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Root Cause Analysis Investigations — A short guide to effective report writing

A root cause analysis investigation is an investigation undertaken to establish the originating causes which have led to a death or an avoidable…

What is a root cause analysis investigation?

A root cause analysis investigation (“RCA”) is an investigation undertaken by an organisation/NHS trust to establish the originating (or ‘root’) causes which are likely to have led to a death or an avoidable event. The focus of the investigation is on establishing causes and contributory factors and what lessons can be learned from them as a result. Considerations may include:- i). establishing what happened ii). how to address the family concerns; iii). how to reassure those with an interest in the investigation (including the coroner) that the investigation has been thorough and robust iv). ensuring that any points of concern/action points have been addressed.

Below is a set of factors to consider as a guide to assist when undertaking an RCA report on behalf of your organisation:

1. Establish the facts

This may seem like an obvious factor, however it may be easy to get drawn into speculation, particularly if many staff are involved (who may offer differing views on the care). In order for the RCA to be factually accurate and for the findings of the root causes to be robustly supported, it is important that any assertions made within the report (positive or negative) are supported with reference to the evidence (e.g. medical records, statements etc). It will usually be helpful to include a timeline or chronology to assist the audience reading the report to understand the key facts (e.g. the trust witnesses, who may be called to give evidence at the inquest; and the coroner, who will decide upon the scope of the inquest).

2. Stick to the framework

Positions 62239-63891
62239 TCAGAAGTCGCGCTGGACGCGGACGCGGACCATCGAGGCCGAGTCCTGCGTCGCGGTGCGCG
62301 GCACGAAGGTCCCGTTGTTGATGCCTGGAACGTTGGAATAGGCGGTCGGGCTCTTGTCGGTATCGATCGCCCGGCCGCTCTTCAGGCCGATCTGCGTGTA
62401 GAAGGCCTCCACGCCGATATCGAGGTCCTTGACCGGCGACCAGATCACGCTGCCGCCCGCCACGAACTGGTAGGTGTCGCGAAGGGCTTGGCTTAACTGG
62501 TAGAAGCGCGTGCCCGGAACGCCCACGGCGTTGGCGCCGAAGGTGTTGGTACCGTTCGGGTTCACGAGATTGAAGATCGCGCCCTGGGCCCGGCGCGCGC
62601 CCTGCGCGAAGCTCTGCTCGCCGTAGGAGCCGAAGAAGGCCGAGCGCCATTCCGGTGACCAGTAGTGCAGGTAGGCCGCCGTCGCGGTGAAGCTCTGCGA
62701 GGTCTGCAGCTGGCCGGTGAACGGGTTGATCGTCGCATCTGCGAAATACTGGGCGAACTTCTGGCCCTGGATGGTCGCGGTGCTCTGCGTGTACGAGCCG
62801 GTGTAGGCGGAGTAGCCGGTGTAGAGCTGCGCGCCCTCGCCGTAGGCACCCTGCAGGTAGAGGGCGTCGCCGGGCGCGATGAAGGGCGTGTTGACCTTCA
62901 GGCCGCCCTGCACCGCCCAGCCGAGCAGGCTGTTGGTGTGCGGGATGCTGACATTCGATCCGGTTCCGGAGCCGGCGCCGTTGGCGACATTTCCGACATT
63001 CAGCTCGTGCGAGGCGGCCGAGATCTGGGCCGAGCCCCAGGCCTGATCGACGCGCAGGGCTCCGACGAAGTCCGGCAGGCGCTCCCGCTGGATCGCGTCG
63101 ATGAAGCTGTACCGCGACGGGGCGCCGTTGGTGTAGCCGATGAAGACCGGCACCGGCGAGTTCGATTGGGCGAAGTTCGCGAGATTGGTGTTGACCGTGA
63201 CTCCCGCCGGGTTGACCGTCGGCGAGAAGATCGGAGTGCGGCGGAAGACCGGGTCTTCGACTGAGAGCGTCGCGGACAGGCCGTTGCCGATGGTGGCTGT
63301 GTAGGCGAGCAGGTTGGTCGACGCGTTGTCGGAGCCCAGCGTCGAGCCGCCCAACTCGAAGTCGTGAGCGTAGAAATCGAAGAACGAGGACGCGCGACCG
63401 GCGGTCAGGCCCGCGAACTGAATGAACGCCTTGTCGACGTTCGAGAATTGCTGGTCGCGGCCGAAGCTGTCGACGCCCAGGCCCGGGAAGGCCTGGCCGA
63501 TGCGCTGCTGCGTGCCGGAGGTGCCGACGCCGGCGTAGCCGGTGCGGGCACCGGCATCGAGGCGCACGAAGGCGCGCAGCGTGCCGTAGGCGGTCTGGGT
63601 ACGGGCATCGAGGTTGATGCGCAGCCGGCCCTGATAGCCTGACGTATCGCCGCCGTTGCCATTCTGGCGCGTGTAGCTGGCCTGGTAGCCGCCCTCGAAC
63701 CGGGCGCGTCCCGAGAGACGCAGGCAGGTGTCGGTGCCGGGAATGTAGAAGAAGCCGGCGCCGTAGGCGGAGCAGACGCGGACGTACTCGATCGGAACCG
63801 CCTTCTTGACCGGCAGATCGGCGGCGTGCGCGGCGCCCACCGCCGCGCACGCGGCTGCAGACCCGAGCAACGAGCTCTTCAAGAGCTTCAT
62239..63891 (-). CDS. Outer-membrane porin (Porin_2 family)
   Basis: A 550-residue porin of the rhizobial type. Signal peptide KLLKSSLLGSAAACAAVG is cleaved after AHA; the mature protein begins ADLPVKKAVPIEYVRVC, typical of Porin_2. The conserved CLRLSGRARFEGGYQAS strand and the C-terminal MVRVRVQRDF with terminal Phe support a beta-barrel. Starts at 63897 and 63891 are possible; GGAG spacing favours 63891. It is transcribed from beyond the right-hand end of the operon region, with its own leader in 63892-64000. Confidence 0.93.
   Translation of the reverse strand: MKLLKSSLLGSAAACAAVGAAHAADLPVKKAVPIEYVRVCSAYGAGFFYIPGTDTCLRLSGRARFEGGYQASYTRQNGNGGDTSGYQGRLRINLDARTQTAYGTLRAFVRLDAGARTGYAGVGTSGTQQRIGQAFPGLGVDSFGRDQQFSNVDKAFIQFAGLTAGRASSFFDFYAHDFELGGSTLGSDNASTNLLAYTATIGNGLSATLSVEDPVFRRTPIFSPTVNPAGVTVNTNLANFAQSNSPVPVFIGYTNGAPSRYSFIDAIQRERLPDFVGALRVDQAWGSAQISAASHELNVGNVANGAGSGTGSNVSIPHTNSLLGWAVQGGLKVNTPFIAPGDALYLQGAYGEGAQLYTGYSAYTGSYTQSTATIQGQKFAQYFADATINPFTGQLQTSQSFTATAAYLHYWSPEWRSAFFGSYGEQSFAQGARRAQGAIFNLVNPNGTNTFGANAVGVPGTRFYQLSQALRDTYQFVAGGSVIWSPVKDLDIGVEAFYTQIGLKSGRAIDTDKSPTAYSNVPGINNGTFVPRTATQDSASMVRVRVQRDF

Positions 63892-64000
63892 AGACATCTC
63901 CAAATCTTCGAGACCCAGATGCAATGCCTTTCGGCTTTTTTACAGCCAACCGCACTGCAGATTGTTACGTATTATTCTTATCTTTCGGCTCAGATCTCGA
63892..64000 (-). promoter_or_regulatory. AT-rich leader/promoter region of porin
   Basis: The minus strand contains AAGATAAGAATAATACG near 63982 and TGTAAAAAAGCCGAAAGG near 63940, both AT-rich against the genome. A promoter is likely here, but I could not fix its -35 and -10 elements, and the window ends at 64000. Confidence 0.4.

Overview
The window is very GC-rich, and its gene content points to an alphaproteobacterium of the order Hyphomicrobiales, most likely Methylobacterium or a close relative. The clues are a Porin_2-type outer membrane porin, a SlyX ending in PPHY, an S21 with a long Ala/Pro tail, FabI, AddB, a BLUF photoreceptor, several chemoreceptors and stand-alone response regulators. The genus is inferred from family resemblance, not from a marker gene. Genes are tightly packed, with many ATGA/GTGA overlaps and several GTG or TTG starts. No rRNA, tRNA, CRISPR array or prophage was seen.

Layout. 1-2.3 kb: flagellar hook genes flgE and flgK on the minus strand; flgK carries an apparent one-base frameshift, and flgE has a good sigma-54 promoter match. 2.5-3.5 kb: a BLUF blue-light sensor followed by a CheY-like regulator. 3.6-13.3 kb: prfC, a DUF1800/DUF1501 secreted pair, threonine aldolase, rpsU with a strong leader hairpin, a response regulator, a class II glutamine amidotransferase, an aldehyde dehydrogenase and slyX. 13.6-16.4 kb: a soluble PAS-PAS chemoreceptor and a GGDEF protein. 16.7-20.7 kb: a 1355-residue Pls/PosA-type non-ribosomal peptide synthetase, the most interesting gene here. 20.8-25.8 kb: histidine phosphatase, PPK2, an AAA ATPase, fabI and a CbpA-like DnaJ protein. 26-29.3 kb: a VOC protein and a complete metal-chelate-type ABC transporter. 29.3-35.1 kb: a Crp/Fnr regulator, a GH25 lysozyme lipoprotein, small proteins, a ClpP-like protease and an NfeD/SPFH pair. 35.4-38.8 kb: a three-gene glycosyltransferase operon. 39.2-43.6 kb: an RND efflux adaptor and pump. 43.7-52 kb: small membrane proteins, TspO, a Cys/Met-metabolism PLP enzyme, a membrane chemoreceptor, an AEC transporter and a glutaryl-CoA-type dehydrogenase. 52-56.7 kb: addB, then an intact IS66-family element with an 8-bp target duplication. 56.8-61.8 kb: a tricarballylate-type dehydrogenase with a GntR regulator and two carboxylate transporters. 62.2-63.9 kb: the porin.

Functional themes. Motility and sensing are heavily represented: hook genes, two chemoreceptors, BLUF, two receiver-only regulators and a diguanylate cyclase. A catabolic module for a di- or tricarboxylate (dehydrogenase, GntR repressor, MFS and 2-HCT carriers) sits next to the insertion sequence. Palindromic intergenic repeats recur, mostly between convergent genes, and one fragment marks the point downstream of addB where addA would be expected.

Most RCA’s will have a section setting out a ‘terms of reference’ which focuses the investigation on the key areas that will be reviewed. The terms of reference should be sufficiently broad to investigate the main areas of concern; however care should also be taken not to open the investigation up too widely. Otherwise the report may become unfocused and there is often a danger that the issues may become ‘blurred’. A key point to assist with this is to check and re-check that the sections being drafted match at least one of the terms of reference for each section of the report. 

3. Avoid being overly 'self-critical'

There can be a tendency to fall into the trap of ‘hindsight bias’, (i.e. criticism with the benefit of hindsight that the actions that should have been taken which now seem obvious). There is a risk that this can lead to a misinterpretation of findings. The duty of candour is now well embedded within healthcare organisations (Health & Social Care (Regulated Activities) Regulations 2014) and there may be a feeling that the report should have a ‘critical’ edge. However, it is important to support any criticisms (particularly if they relate to individual staff members) with reference to key evidence and facts. It is also important to interview any staff members who may be criticised within the report, and that the report is shared with them in draft form for their comments (this will assist with avoiding inaccuracy in the findings). There may be at times a tendency to be overly ‘self-critical’ of the organisation/trust, however it is important to remember that the report is also a learning exercise and should be undertaken as independently, neutral and fact specific as possible. The purpose of an inquest is not to establish ‘blame’ and therefore the tone of the report should reflect this also.